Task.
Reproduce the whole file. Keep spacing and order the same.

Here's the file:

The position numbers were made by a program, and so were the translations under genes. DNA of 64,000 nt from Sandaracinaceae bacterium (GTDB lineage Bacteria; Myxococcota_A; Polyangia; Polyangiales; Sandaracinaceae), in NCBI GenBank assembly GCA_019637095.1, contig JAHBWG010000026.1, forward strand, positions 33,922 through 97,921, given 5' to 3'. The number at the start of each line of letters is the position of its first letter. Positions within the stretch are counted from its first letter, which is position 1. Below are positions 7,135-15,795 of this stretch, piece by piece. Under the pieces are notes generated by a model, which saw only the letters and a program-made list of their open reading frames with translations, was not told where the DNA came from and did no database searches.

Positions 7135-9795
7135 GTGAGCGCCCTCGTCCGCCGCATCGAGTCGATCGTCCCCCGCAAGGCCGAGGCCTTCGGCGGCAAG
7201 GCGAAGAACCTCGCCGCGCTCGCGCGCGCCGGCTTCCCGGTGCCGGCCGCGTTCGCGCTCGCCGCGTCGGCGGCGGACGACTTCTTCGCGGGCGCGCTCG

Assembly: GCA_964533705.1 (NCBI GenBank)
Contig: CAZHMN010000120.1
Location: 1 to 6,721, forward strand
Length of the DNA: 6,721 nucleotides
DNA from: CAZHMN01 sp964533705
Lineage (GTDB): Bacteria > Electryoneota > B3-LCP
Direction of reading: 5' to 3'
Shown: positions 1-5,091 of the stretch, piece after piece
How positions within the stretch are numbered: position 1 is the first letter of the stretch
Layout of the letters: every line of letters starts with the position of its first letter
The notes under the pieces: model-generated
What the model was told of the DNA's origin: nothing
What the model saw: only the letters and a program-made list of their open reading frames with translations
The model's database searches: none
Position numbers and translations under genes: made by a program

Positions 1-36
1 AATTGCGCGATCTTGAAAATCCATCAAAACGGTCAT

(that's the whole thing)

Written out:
The position numbers were made by a program, and so were the translations under genes. DNA of 64,000 nt from Sandaracinaceae bacterium (GTDB lineage Bacteria; Myxococcota_A; Polyangia; Polyangiales; Sandaracinaceae), in NCBI GenBank assembly GCA_019637095.1, contig JAHBWG010000026.1, forward strand, positions 33,922 through 97,921, given 5' to 3'. The number at the start of each line of letters is the position of its first letter. Positions within the stretch are counted from its first letter, which is position 1. Below are positions 7,135-15,795 of this stretch, piece by piece. Under the pieces are notes generated by a model, which saw only the letters and a program-made list of their open reading frames with translations, was not told where the DNA came from and did no database searches.

Positions 7135-9795
7135 GTGAGCGCCCTCGTCCGCCGCATCGAGTCGATCGTCCCCCGCAAGGCCGAGGCCTTCGGCGGCAAG
7201 GCGAAGAACCTCGCCGCGCTCGCGCGCGCCGGCTTCCCGGTGCCGGCCGCGTTCGCGCTCGCCGCGTCGGCGGCGGACGACTTCTTCGCGGGCGCGCTCG

Assembly: GCA_964533705.1 (NCBI GenBank)
Contig: CAZHMN010000120.1
Location: 1 to 6,721, forward strand
Length of the DNA: 6,721 nucleotides
DNA from: CAZHMN01 sp964533705
Lineage (GTDB): Bacteria > Electryoneota > B3-LCP
Direction of reading: 5' to 3'
Shown: positions 1-5,091 of the stretch, piece after piece
How positions within the stretch are numbered: position 1 is the first letter of the stretch
Layout of the letters: every line of letters starts with the position of its first letter
The notes under the pieces: model-generated
What the model was told of the DNA's origin: nothing
What the model saw: only the letters and a program-made list of their open reading frames with translations
The model's database searches: none
Position numbers and translations under genes: made by a program

Positions 1-36
1 AATTGCGCGATCTTGAAAATCCATCAAAACGGTCAT